Tips for getting your MTB gearing right

Good sprocket selection can help you ride faster for longer

Get your cadence right on climbs and tackling obstacles will be much easier

Riding in the right gear can save you energy and help you ride faster and better on technical terrain.


To work out the most effective gear to be in you’ll need to have a good idea of your cadence, which is the number of full revolutions your legs make per minute. You can count this as you ride to check you’re within the right range.

1. Long gradual climbs

If you’re riding a long fireroad climb it’s best to spin at around 80 to 90 revolutions per minute (RPM).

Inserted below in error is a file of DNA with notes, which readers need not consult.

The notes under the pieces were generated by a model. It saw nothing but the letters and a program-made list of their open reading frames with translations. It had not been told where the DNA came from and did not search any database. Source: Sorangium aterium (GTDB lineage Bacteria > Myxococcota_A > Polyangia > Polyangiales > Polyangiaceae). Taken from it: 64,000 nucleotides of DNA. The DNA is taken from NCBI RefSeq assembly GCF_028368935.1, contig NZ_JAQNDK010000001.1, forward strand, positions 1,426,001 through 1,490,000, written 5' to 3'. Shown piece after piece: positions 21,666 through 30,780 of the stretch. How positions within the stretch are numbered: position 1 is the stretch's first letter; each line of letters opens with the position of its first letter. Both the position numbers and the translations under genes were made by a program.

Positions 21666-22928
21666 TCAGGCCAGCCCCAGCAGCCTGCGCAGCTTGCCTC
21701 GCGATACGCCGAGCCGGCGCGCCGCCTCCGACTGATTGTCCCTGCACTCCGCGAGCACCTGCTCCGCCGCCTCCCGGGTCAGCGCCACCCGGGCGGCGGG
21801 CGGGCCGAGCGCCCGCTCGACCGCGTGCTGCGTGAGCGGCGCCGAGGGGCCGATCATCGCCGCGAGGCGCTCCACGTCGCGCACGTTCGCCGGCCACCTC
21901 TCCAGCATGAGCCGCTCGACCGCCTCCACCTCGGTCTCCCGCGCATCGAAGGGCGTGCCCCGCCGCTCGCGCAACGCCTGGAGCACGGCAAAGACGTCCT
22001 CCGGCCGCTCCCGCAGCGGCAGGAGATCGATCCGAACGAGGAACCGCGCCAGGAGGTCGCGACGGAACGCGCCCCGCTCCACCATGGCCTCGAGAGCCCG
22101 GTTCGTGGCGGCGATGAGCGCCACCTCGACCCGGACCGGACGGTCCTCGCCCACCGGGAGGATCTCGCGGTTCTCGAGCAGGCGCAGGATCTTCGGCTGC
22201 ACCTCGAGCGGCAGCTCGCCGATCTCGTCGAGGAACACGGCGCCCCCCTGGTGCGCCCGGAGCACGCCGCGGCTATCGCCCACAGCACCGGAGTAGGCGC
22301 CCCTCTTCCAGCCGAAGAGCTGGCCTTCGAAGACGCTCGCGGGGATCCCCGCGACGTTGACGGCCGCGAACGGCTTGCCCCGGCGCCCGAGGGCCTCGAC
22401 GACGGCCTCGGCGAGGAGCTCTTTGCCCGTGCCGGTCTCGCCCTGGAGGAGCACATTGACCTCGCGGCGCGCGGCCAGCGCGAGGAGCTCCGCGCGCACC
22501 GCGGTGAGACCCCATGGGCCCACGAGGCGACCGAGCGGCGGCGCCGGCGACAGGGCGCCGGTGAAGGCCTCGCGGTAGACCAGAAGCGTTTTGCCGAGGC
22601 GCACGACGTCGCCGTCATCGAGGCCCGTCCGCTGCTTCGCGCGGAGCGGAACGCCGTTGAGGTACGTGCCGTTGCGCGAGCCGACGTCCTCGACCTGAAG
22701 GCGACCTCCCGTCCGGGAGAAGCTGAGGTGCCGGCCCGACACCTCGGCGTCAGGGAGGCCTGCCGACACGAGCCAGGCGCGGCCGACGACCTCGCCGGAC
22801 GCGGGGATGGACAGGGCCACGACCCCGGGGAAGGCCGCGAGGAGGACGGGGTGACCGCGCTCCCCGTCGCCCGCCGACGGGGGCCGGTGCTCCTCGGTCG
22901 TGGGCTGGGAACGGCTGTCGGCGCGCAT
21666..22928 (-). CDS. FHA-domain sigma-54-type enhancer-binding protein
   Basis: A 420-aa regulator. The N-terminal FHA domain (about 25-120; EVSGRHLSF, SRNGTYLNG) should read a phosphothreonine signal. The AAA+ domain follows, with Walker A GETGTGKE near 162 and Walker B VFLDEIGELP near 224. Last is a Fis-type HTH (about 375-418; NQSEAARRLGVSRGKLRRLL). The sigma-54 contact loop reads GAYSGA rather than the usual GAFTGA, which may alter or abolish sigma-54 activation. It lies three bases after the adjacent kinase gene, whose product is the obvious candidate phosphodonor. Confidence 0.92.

Resist the temptation to grind a big gear — it might impress your mates but you’ll burn your legs out more quickly.

2. Short technical ascents

On shorter, more technically challenging climbs with obstacles such as roots, rocks and tight turns, aim for around 60rpm.

This will give you good traction if it’s slippery and make it easier to lift your front wheel up onto ledges.

3. Getting up to speed

If you’re spinning out or pushing a gear that’s too hard, you won’t be able to apply maximum power to the pedals when accelerating.

Spin hard up to about 100rpm, then drop down a gear at a time at the back. You can downshift under power. 


4. Bigger isn’t better

Pushing too big a gear is tough on the legs and can also make it harder to negotiate trail features such as roots and stumps, and to recover after unexpected losses of grip.